lization. In addition to the interests of employers and the employees in the administration of this law, it is a matter of broad public interest, and its administration should be in the hands of a disinterested board rather than the Director of a Department of Labor.

PUBLIC UTILITIES COMMISSION By the provisions of section 1002 (a), the present Public Utilities Commission is abolished and its functions are transferred to the new Public Utilities Commission created by subsection (c). .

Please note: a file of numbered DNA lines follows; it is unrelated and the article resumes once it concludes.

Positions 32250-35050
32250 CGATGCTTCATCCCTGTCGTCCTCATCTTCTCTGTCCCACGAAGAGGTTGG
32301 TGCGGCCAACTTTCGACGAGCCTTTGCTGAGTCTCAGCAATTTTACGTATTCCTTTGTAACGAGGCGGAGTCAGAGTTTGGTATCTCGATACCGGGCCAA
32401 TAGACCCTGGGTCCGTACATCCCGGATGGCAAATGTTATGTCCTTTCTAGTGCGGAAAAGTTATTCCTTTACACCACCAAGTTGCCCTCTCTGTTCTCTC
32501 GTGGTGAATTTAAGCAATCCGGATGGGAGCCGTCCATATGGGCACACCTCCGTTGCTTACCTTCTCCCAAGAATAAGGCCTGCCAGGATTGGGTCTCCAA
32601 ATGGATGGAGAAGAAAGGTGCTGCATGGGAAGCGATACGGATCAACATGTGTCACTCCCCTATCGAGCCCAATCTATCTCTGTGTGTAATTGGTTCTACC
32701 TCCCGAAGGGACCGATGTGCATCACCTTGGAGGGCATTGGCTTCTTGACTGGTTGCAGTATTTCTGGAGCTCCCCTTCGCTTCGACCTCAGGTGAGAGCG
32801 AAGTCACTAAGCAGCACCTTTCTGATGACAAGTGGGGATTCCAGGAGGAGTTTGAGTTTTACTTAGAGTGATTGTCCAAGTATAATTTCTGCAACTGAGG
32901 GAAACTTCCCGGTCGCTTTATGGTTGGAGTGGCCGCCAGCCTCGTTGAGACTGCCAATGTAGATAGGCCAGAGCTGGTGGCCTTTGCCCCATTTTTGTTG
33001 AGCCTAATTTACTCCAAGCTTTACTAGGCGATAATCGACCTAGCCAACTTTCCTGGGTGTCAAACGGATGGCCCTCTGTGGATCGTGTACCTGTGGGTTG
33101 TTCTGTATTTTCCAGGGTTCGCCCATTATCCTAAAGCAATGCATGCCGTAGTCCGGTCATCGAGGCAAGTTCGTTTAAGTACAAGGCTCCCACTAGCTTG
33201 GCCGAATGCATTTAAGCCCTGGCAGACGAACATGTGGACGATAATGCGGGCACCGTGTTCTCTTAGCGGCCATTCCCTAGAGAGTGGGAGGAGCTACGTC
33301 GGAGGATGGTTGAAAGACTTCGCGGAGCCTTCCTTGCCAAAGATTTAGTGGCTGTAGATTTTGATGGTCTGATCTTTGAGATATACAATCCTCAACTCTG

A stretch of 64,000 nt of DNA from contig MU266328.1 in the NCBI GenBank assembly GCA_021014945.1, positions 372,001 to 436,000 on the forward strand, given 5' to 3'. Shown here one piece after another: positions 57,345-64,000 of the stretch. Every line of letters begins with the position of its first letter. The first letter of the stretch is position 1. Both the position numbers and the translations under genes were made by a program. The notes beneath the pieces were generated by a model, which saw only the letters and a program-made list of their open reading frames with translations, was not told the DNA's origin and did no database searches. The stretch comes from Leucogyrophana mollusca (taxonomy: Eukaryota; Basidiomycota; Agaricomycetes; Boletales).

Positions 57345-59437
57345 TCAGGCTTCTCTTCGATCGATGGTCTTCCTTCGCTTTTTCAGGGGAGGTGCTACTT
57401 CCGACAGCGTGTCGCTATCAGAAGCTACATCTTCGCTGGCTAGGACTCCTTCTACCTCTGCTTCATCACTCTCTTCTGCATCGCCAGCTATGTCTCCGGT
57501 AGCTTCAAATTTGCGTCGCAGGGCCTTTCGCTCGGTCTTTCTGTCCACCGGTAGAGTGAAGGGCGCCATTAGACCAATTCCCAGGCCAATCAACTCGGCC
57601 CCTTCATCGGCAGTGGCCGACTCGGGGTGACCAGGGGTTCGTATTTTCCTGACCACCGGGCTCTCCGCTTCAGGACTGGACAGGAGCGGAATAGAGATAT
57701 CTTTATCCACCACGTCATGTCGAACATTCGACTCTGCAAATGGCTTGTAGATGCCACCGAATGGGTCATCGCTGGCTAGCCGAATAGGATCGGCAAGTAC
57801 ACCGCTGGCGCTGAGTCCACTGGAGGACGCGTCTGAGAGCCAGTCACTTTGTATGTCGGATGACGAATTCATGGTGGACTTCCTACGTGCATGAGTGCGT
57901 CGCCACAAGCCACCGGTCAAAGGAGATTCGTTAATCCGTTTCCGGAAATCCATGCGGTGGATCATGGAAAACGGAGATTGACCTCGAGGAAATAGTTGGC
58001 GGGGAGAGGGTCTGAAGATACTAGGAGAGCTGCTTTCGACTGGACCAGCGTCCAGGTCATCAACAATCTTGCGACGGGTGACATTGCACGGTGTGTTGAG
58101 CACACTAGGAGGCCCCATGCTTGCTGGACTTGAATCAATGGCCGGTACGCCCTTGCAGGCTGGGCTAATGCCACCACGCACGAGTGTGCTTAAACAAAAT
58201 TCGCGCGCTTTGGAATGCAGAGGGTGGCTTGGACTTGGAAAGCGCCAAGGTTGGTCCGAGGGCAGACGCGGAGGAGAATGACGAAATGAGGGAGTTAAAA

Subsection (c) creates the new Public Utilities Commission of three members, all to be appointed by the Chairman of the District Council, with the approval of the Council. This method of appointment is a startling departure from the manner of appointing such commissions in the States, where they are appointed by the Governor and confirmed by the State senate. That procedure is long established and now generally accepted as a salutary method of establishing a commission to regulate public utilities which will impartially represent the interests of the citizens of the State and needs of the utility companies. As such a commission is a quasi-judicial body, the only proper authorities in the Federal District to appoint and confirm its members are the President of the United States and the Senate. If the bill is to pass, it would provide that one member of the Commission be an officer of the Corps of Engineers of the Army.